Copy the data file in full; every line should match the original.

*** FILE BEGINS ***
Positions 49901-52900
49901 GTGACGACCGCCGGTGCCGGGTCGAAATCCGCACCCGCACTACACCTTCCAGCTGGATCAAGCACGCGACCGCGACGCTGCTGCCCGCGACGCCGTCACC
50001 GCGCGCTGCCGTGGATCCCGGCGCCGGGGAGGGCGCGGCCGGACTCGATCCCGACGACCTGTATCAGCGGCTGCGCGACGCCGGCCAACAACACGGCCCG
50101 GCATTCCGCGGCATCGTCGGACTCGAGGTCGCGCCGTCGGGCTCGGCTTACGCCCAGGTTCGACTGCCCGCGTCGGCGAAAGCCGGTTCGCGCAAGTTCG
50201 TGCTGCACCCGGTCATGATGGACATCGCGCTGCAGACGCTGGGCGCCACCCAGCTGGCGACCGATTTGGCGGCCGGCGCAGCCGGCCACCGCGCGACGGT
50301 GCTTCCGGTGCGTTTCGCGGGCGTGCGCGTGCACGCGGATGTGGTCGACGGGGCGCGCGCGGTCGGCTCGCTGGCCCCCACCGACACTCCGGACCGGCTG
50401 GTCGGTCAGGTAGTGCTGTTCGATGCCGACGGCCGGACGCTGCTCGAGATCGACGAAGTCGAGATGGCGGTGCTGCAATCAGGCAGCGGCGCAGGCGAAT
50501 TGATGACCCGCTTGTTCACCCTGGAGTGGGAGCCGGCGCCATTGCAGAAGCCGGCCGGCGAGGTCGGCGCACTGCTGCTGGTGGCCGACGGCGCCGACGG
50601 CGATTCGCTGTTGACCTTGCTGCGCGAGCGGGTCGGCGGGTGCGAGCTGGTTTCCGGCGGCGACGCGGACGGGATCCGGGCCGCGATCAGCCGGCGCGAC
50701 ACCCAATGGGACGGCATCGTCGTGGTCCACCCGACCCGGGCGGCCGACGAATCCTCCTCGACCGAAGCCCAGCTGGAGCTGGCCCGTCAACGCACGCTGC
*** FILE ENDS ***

Positions 49901-52900
49901 GTGACGACCGCCGGTGCCGGGTCGAAATCCGCACCCGCACTACACCTTCCAGCTGGATCAAGCACGCGACCGCGACGCTGCTGCCCGCGACGCCGTCACC
50001 GCGCGCTGCCGTGGATCCCGGCGCCGGGGAGGGCGCGGCCGGACTCGATCCCGACGACCTGTATCAGCGGCTGCGCGACGCCGGCCAACAACACGGCCCG
50101 GCATTCCGCGGCATCGTCGGACTCGAGGTCGCGCCGTCGGGCTCGGCTTACGCCCAGGTTCGACTGCCCGCGTCGGCGAAAGCCGGTTCGCGCAAGTTCG
50201 TGCTGCACCCGGTCATGATGGACATCGCGCTGCAGACGCTGGGCGCCACCCAGCTGGCGACCGATTTGGCGGCCGGCGCAGCCGGCCACCGCGCGACGGT
50301 GCTTCCGGTGCGTTTCGCGGGCGTGCGCGTGCACGCGGATGTGGTCGACGGGGCGCGCGCGGTCGGCTCGCTGGCCCCCACCGACACTCCGGACCGGCTG
50401 GTCGGTCAGGTAGTGCTGTTCGATGCCGACGGCCGGACGCTGCTCGAGATCGACGAAGTCGAGATGGCGGTGCTGCAATCAGGCAGCGGCGCAGGCGAAT
50501 TGATGACCCGCTTGTTCACCCTGGAGTGGGAGCCGGCGCCATTGCAGAAGCCGGCCGGCGAGGTCGGCGCACTGCTGCTGGTGGCCGACGGCGCCGACGG
50601 CGATTCGCTGTTGACCTTGCTGCGCGAGCGGGTCGGCGGGTGCGAGCTGGTTTCCGGCGGCGACGCGGACGGGATCCGGGCCGCGATCAGCCGGCGCGAC
50701 ACCCAATGGGACGGCATCGTCGTGGTCCACCCGACCCGGGCGGCCGACGAATCCTCCTCGACCGAAGCCCAGCTGGAGCTGGCCCGTCAACGCACGCTGC